Investigating the Influence of Parenting Stress on Child Behavior Problems in Children with Developmental Delay: The Role of Parent-Child Relational Factors

Meredith L. Dennis, Cameron L. Neece, Rachel M. Fenning
2018 Advances in Neurodevelopmental Disorders  
Parents of children affected by developmental delays (DD) have been shown to experience elevated levels of parenting stress compared to parents of typically developing children. Recent studies suggest that higher levels of parenting stress can adversely impact child behavior, such that higher levels of parenting stress are often associated with higher levels of both internalizing and externalizing behavior problems. However, the specific mechanisms through which parenting stress influences
more » ... ess influences child behavioral outcomes remain unclear. The parent-child relationship may be one potential medium through which parenting stress impacts child behavioral outcomes. The current study involved data from the Mindful Awareness for Parenting Stress Project, a randomized controlled trial examining the efficacy of mindfulness-based stress reduction in reducing parental stress and subsequent child behavior problems. Participants included 102 parents of children, ages 2.5 to 5 years old, with DD. Results of a multiple mediation analysis indicted that one component of the parent-child relationship, parent-child relational frustration, significantly mediated the relationship between parenting stress and child outcomes, such that higher levels of parental stress at baseline were associated with increased relational frustration, which in turn was associated with more total child behavior problems. Recognizing that dyadic parent-child factors such as relational frustration impact the association between heightened parenting stress and adverse behavioral outcomes among children with DD may allow interventions to be developed that not only reduce parenting stress, but also specifically target improving the parent-child relationship, with the ultimate goal of decreasing child behavior problems among children with DD.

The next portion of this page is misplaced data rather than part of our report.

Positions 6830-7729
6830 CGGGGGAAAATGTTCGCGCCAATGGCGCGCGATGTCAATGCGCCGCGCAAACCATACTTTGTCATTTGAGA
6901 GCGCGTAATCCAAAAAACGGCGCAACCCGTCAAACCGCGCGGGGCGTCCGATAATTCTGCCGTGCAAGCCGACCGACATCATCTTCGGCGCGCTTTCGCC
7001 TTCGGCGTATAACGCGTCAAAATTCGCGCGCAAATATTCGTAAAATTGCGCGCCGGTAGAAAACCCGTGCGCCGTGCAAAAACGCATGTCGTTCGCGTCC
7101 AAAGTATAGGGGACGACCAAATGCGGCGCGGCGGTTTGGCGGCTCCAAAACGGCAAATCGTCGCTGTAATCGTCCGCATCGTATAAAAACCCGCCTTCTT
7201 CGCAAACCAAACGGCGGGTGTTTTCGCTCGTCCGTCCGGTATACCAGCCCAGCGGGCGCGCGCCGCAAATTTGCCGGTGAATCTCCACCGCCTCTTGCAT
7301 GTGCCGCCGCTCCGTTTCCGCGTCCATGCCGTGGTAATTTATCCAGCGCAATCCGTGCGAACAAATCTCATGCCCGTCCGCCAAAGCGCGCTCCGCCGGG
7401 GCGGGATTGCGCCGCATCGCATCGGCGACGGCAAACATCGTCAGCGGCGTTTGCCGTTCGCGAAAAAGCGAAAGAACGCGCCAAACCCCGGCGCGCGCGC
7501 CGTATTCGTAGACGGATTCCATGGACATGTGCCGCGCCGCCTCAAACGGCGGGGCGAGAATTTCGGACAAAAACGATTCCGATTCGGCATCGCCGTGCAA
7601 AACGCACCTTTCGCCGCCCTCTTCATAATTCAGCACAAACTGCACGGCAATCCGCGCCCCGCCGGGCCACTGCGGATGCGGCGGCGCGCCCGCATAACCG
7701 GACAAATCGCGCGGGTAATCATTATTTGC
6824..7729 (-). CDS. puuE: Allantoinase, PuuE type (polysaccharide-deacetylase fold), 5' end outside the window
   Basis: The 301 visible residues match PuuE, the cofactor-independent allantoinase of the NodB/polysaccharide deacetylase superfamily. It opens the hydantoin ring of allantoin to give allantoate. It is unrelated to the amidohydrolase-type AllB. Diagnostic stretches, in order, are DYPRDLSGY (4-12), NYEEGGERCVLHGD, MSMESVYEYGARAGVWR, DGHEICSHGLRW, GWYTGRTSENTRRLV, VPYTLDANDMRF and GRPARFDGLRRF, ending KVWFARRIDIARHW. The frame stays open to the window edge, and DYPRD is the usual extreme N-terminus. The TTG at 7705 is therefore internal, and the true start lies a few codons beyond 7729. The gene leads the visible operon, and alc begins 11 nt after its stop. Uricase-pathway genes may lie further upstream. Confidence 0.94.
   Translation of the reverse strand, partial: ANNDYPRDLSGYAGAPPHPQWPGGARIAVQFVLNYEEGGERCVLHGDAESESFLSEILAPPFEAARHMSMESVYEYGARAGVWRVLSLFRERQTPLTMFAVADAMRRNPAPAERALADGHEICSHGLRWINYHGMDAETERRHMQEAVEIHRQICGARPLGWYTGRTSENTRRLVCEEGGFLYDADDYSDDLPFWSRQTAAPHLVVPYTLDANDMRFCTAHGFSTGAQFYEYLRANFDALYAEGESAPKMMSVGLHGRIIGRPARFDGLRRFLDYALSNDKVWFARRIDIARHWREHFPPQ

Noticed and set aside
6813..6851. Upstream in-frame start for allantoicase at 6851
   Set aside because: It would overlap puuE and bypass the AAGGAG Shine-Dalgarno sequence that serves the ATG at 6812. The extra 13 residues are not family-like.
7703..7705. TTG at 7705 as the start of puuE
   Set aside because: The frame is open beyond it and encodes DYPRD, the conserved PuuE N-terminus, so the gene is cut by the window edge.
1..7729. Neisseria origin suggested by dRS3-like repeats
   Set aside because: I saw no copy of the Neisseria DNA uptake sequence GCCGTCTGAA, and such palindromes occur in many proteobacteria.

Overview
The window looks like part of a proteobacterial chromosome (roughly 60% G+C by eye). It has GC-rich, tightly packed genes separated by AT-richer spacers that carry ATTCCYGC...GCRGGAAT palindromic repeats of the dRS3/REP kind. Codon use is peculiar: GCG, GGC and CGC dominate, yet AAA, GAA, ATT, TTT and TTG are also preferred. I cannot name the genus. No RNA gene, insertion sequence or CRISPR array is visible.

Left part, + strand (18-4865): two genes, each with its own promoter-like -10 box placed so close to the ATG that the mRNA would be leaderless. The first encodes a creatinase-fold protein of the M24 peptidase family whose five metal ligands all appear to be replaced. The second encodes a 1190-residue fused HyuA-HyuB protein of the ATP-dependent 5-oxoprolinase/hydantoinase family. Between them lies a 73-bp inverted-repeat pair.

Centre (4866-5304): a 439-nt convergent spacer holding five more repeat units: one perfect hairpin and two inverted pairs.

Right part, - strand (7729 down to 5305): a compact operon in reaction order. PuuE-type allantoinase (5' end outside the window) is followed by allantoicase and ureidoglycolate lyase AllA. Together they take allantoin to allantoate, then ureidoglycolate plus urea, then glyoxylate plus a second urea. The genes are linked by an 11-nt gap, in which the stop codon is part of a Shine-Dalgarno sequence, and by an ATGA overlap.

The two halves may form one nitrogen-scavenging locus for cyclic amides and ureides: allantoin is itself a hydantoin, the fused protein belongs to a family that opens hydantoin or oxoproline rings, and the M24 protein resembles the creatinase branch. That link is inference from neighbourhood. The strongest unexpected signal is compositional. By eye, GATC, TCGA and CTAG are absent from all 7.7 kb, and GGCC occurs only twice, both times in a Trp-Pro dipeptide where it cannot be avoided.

doi:10.1007/s41252-017-0044-2 fatcat:2wf2qdqozngf5bzzgvuludlyla